Russian police are hunting for clues from the North Caucasus over the origins and identities of two female suicide bombers who killed 39 by blowing themselves up on the Moscow metro.
All that remained of the two women were mutilated body parts after they detonated explosives strapped to their bodies within 40 minutes of each other on trains at two Moscow metro stations early on Monday.
The Russian authorities released grainy but grisly photographs to local media showing the severed heads of the two women’s corpses, which are now the prime evidence in the police investigation.
But beyond their gender, no official information over the backgrounds of the women has emerged. The Life Ru news website quoted a morgue source as saying one of the bombers was aged between 20-25.
The head of Russia’s Federal Security Service (FSB) Alexander Bortnikov has indicated the attacks were planned by militant groups linked to the North Caucasus, a largely Muslim part of Russia long troubled by Islamist unrest.
Links to Caucasus region
He has also said the two women had “links to places of residence in the North Caucasus” without giving further details.
Security sources quoted in the Russian media said the investigation has already confirmed that both women boarded a metro train together early on Monday at the Yugo-Zapadnaya station, the western terminus of the metro’s line one.
They were accompanied into the station by two women and a man who were photographed by a security camera, the Interfax news agency reported.
Along with the severed heads, a picture of the man walking to the metro station – wearing a hat and apparently with a moustache – was also released.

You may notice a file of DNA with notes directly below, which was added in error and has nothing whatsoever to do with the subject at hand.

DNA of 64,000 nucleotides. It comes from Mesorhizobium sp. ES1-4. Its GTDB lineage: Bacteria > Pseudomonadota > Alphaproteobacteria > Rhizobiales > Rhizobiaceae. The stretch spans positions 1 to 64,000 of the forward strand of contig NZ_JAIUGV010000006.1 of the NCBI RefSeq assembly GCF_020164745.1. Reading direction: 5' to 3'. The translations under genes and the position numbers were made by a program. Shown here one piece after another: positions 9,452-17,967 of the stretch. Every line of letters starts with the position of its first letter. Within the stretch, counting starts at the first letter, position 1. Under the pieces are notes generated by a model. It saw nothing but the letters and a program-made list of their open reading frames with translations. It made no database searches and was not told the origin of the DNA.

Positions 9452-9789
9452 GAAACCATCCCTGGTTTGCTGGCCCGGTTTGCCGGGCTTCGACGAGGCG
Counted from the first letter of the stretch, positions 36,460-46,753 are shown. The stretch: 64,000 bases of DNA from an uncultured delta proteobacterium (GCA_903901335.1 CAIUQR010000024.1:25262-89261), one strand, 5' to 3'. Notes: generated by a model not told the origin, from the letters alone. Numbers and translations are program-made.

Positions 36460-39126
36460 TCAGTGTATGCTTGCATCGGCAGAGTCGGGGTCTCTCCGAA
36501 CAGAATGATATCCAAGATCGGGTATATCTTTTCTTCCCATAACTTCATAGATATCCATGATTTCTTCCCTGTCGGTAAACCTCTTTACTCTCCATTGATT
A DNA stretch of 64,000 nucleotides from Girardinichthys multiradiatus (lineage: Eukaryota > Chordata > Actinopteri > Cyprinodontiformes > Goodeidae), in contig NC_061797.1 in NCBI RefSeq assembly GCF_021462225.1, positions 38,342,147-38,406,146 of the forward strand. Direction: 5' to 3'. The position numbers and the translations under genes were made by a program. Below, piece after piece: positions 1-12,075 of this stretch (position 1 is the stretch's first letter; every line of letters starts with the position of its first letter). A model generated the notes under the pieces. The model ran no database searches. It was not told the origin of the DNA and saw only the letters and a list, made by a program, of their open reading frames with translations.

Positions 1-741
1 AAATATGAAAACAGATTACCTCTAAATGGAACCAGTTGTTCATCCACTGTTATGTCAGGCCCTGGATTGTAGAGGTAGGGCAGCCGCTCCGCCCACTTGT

Interfax quoted a security source as saying the two women had arrived in Moscow in the early hours of Monday on board a private intercity bus from the Northern Caucasus, accompanied by a man and carrying three bags.
‘Revenge’ motive for attack
There was no official confirmation of the report.
The female bombers sent a chill of horror across Russia, recalling the dark days less than a decade ago when women dubbed the ‘Black Widows’ carried out a string of deadly suicide attacks.
The Black Widows name came about as many of the women were found to have been relatives of men killed by Russian forces in operations in the North Caucasus and became suicide bombers to exact revenge on the authorities.
The leader of the Ingushetia region in the North Caucasus, Yunus-Bek Yevkurov, has ordered that the relatives of well-known militants be investigated for possible involvement in the bombings.
“In particular, we are going to check where the women and young people are living,” Interfax quoted him as saying.
Islamist guerillas killed
Kommersant and Interfax quoted sources as saying investigators were looking at the possibility that a military operation this month in the North Caucasus in which a top militant was killed could have provided a revenge motive.
The March 2-3 raid in the village of Ekazhevo in Ingushetia killed Islamist guerilla leader Alexander Tikhomirov, also known as Said Buryatsky, as well as seven other militants.
Kommersant quoted an investigation source as saying that Tikhomirov – a convert to Islam originally from Siberia – had recruited and trained 30 potential suicide bombers from Ingushetia and neighbouring Chechnya.
“Now we are checking if relatives of all the victims of the special operation in Ekazhevo have gone missing, especially women,” a source told the newspaper.
“These blasts could be revenge on the part of the terrorists,” Interfax quoted its source as saying.
The paper also said that nine out of the 30 suicide bombers recruited by Tikhomirov were already known to have blown themselves up and the remainder were being searched for by the police.